However, there is a downside to using Opera VPN as your default VPN. It will only protect your Opera-related activity. Not a single drop of traffic that goes outside of your web browser will be hidden.
While many customers deem this as a less-than-ideal situation and judge Opera VPN for its inability to protect any other type of traffic, we’re quite content of how things are.
As long as you remember that Opera VPN is embedded within the Opera web browser, let alone that it’s a free service, you should be able to cope with this situation much more easily.
Long story short, Opera VPN is secure, but won’t protect traffic that runs outside of the Opera web browser.
Is Opera VPN safe?
We have no reason to believe that Opera VPN is not a safe service. Like we mentioned above, you should keep in mind that this is not exactly a fully-fledged VPN service.
It lacks the ability to protect your device system-wide, so it’s not as safe as, say, Private Internet Access, which can easily keep every bit of traffic on your device private and secured.
Opera VPN only protects traffic transmitted through the Opera web browser. This, in turn, makes it more similar to a proxy.
However, as long as you keep in mind that Opera VPN isn’t able to protect your entire device’s traffic from prying eyes, this service should be entirely safe to use.
What’s the catch with Opera VPN?
Well, it’s already been a while since Opera introduced us to its free, web-browser-embedded VPN. However, people still take it with a grain of salt and a fully-raised eyebrow. And who can blame them, really?
There’s a widely-spread say that with free services, you become the product. Meaning that if you don’t pay for something such as a VPN with money, the provider might find another way to generate revenue.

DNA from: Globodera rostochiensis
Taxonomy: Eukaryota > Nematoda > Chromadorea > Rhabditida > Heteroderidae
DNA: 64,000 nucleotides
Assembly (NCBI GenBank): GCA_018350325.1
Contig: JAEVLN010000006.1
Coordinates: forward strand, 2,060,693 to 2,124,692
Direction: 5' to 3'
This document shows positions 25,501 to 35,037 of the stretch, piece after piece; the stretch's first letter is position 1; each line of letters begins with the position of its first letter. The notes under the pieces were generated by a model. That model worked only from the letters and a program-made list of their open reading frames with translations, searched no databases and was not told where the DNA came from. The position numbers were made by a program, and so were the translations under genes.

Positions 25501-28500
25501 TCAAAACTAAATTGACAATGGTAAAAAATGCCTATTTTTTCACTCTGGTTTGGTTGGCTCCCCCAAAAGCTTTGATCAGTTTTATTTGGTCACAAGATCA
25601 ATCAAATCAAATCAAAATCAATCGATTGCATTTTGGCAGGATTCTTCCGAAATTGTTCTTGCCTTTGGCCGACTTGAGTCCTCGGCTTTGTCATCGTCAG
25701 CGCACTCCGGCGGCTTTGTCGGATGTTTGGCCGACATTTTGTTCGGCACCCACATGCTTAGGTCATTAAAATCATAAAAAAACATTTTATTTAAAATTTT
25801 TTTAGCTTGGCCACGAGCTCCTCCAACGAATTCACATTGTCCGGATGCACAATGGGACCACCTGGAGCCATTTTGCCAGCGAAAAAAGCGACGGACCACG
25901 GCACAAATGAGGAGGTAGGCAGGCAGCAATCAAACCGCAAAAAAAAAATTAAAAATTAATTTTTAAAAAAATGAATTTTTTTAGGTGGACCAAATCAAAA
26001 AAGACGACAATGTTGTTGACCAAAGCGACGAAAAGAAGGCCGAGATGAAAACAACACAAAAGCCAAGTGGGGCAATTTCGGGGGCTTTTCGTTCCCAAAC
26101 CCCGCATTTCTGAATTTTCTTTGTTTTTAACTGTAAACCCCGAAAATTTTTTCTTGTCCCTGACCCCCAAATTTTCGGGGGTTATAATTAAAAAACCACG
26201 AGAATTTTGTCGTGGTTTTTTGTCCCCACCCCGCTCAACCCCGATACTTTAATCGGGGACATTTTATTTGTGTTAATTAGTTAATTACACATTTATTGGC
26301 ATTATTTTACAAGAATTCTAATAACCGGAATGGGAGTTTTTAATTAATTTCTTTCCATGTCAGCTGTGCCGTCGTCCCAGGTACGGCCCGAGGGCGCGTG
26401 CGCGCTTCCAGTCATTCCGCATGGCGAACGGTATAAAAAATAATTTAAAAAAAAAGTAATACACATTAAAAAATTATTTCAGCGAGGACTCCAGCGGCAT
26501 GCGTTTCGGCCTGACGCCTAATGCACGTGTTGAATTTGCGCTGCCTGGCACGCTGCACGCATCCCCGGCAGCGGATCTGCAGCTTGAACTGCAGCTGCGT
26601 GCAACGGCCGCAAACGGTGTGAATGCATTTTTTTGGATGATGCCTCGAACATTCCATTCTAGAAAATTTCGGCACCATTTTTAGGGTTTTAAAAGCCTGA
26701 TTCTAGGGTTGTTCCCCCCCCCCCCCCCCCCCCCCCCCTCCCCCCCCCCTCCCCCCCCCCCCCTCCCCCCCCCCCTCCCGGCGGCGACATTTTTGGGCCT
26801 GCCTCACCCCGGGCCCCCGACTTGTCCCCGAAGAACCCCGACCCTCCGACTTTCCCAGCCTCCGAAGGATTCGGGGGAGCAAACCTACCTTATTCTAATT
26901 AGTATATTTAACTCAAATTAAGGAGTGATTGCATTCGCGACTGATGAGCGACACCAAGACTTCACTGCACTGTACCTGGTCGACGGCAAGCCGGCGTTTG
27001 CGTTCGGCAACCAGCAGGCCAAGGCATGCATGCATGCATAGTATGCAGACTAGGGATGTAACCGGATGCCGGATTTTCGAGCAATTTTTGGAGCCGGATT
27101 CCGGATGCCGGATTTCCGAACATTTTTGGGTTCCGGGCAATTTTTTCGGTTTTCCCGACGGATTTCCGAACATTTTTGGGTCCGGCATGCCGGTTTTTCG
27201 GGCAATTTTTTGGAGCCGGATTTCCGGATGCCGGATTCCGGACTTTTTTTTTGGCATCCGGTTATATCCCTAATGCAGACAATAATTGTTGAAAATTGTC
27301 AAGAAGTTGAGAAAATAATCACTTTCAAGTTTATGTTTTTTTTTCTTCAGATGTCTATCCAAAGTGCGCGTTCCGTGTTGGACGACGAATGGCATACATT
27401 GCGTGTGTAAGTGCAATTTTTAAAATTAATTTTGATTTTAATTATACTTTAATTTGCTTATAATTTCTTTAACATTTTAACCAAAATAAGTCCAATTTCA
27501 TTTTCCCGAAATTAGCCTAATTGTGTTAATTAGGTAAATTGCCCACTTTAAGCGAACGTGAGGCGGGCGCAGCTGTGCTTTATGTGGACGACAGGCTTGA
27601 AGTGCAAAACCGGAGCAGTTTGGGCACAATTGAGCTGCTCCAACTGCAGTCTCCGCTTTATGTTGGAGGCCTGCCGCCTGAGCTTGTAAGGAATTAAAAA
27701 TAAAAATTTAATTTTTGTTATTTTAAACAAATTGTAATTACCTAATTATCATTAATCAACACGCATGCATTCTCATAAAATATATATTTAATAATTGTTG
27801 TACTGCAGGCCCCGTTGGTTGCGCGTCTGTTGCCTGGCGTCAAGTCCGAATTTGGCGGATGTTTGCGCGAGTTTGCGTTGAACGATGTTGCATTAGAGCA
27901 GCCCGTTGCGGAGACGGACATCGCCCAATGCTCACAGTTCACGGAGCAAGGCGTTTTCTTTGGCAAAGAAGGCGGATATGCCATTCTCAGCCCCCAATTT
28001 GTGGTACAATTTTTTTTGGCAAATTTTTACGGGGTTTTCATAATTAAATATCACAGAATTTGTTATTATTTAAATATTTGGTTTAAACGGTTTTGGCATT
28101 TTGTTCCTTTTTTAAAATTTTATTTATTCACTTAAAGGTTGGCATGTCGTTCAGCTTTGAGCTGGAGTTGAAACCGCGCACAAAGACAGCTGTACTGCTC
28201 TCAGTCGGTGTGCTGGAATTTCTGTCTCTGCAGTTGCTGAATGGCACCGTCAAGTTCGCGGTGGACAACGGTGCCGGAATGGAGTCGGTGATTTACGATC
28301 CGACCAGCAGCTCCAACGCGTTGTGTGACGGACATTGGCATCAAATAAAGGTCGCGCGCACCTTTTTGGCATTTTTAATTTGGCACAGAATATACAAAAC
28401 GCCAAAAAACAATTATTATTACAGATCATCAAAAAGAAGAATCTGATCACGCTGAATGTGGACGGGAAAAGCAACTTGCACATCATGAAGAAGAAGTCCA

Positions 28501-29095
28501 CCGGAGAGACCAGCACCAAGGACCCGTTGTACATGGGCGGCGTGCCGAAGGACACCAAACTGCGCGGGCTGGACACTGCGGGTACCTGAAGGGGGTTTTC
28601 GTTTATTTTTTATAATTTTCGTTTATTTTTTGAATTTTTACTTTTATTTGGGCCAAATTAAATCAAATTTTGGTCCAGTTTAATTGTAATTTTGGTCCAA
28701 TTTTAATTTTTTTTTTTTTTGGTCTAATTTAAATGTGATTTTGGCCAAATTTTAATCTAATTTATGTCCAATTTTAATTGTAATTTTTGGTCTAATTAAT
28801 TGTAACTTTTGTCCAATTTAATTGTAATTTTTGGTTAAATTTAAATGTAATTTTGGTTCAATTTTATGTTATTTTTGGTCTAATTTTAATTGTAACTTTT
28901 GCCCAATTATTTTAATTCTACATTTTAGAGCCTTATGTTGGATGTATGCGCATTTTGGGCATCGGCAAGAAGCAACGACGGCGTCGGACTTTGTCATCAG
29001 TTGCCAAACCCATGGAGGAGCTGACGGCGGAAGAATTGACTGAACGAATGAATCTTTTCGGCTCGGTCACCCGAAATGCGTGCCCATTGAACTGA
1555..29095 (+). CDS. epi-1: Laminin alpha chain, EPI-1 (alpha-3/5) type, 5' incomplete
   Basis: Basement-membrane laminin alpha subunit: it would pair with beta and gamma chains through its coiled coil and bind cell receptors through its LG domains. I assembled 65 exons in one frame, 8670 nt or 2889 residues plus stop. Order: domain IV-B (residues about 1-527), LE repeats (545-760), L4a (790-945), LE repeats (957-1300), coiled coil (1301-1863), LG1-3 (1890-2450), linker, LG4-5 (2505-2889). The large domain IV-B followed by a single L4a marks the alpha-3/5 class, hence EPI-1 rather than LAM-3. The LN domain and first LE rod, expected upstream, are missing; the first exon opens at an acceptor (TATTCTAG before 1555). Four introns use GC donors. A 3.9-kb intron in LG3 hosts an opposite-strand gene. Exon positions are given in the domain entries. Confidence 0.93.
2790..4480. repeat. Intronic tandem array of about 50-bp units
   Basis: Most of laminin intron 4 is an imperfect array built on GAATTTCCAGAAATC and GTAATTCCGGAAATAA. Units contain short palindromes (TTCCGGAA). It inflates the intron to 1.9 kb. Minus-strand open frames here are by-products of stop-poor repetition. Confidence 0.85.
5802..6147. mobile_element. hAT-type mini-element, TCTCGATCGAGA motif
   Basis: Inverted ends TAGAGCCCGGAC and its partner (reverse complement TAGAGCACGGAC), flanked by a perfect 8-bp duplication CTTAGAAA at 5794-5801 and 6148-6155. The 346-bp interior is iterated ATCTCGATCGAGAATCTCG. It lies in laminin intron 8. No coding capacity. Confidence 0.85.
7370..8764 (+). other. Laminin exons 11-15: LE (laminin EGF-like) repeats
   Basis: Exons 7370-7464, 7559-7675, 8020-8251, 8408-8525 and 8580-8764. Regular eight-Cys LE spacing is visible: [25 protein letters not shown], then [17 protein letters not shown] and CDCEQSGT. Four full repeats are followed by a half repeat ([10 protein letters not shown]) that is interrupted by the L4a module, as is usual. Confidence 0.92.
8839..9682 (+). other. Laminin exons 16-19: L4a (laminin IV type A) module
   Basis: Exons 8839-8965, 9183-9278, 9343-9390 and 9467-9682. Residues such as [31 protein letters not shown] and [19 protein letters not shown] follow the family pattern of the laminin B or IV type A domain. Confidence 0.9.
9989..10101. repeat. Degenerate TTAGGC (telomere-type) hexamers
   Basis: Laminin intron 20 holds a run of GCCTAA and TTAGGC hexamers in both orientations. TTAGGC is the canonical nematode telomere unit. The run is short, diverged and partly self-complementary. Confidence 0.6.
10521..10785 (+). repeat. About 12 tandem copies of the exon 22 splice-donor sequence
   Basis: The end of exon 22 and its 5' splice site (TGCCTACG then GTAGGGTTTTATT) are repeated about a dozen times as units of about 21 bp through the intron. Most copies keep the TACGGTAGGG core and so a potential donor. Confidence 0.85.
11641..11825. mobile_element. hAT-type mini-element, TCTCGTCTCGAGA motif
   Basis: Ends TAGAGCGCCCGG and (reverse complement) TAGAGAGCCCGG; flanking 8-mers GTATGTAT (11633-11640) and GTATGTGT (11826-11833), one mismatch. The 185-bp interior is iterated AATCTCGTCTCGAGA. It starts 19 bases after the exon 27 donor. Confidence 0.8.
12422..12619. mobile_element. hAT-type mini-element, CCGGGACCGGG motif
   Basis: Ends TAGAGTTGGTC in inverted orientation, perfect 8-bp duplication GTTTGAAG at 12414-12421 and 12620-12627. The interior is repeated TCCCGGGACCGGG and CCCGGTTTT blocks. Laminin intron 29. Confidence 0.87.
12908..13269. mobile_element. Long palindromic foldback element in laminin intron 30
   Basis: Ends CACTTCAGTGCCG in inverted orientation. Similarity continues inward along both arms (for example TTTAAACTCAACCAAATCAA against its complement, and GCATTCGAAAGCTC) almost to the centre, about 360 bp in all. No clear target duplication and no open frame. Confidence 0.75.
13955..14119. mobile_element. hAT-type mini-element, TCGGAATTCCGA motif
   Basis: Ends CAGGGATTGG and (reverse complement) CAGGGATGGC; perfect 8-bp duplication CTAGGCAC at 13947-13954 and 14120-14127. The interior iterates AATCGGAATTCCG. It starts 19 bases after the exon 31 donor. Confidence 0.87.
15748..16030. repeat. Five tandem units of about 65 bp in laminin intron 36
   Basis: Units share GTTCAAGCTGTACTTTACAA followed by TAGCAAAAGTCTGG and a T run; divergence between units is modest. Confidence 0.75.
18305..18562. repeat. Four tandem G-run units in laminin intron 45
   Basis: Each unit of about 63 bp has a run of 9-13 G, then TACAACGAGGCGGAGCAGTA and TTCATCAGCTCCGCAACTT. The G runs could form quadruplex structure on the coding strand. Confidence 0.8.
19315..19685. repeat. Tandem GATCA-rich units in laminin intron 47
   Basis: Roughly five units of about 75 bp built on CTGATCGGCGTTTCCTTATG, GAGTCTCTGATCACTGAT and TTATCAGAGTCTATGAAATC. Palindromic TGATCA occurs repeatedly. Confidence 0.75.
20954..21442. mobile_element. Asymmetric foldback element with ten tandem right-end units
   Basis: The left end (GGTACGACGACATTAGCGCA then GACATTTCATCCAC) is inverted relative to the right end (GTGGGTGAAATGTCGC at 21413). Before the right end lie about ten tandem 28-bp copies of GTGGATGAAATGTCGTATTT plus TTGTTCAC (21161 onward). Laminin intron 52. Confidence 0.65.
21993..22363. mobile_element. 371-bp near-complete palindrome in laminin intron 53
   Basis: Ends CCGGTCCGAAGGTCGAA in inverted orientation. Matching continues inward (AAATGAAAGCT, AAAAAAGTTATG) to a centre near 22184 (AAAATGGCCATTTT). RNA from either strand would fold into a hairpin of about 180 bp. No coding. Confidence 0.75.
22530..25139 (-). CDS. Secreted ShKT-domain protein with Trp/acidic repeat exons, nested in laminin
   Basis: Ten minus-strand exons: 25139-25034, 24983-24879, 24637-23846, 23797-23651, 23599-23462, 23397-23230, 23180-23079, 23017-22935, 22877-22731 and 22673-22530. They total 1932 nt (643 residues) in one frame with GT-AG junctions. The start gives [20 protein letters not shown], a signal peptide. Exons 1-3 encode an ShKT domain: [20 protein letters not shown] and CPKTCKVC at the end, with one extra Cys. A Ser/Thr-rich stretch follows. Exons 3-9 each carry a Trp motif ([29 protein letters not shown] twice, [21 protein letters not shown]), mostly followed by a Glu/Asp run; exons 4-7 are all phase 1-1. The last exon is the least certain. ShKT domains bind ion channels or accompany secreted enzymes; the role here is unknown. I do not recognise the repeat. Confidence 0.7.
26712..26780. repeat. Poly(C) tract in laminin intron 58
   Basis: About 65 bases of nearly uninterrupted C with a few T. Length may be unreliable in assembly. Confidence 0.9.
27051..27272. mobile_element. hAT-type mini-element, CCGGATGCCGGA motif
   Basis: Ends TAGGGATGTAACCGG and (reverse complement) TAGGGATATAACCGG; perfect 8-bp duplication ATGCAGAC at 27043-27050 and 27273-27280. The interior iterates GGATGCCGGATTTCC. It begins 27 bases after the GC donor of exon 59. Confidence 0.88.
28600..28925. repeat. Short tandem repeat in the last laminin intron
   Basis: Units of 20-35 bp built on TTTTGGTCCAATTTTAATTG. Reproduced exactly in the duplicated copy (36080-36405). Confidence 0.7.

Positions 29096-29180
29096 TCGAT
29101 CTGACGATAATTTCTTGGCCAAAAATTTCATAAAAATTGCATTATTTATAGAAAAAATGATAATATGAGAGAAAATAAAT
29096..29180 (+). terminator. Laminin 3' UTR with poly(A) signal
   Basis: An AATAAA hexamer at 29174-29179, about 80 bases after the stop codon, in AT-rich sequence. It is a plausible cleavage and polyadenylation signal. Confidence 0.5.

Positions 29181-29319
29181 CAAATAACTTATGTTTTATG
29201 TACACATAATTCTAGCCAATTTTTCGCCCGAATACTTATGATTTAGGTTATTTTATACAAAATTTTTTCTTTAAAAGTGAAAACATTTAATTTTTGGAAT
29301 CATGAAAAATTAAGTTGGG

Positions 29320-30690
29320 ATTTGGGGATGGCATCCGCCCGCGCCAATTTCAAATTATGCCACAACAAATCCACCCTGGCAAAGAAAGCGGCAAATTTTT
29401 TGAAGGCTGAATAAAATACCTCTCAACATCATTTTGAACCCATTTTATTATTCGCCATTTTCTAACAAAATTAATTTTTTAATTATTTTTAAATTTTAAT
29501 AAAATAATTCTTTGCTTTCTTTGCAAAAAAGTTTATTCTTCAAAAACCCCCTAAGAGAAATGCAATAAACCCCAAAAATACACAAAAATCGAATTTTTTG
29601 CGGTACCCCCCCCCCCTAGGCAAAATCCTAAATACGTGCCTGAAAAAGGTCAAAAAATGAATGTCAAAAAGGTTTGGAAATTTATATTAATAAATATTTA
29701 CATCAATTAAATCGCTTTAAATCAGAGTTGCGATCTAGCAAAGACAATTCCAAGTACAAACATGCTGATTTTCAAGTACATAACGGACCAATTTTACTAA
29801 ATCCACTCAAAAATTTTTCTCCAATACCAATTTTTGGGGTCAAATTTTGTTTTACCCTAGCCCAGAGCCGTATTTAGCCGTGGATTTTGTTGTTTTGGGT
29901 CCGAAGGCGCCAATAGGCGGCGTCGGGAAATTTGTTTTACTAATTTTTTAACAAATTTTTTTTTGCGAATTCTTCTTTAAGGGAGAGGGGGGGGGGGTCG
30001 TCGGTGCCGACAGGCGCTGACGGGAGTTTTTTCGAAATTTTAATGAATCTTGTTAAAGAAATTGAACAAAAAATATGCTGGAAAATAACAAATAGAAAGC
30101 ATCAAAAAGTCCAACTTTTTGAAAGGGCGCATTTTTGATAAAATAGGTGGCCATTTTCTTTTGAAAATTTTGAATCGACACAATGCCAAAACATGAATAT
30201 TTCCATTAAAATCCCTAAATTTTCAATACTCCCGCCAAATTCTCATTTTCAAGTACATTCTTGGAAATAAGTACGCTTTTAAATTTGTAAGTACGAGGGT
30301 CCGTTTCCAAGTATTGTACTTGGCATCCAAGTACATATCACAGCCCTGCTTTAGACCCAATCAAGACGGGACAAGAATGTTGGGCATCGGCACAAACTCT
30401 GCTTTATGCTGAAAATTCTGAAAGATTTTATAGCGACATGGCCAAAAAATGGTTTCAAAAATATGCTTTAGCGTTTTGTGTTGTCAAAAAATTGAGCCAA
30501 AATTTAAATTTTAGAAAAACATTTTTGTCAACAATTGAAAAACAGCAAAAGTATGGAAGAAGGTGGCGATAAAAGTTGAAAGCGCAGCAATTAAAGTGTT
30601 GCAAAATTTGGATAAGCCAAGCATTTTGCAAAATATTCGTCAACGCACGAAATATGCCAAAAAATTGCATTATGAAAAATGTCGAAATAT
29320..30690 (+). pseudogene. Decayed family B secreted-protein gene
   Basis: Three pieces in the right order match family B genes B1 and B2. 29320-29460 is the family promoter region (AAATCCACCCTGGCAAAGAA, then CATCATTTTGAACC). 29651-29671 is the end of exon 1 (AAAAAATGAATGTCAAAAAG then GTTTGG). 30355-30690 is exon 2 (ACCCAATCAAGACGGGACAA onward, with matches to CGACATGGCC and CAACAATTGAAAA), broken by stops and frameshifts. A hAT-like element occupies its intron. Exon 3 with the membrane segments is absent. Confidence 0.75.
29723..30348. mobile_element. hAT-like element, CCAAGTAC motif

This generally applies to free VPN services that offer no guarantee that your data won’t be collected and sold to the highest bidder. You might even see ads, which can be full of malware or trackers.
However, Opera‘s free VPN doesn’t seem to interfere with your day-to-day browsing, and can even spare you from seeing a lot of ads. So, what’s the catch?
Well, although customer skepticism is totally understandable and even justified, the most obvious explanation is that there’s no catch.
Opera VPN has no advanced features, their server network is not that big, and not even the speeds are impressive.
Opera VPN is secure, but not that bright otherwise
To sum it up, you can trust Opera VPN with your privacy and security. Just remember that it won’t mask any activity that happens outside of its web browser.
However, you shouldn’t expect it to run like the wind, provide you with a lot of servers, or be able to circumvent geo-restricted websites like premium VPNs can do.
Your connection is not secure - websites you visit can find out your details:
- Your IP Address:
Companies can sell this information, alongside your location and internet provider name, and profit from it by serving targeted ads or monitoring your data usage.
We recommend Private Internet Access, a VPN with a no-log policy, open source code, ad blocking and much more; now 79% off.
Frequently Asked Questions
If you can’t figure out how to enable the VPN feature in the Opera web browser, check out our comprehensive guide.
Yes, VPN can be hacked, but it’s not very likely for it to happen.
Yes, if you’re not careful enough and use unofficial, sketchy sources to download your VPN, you may get hacked through VPN apps.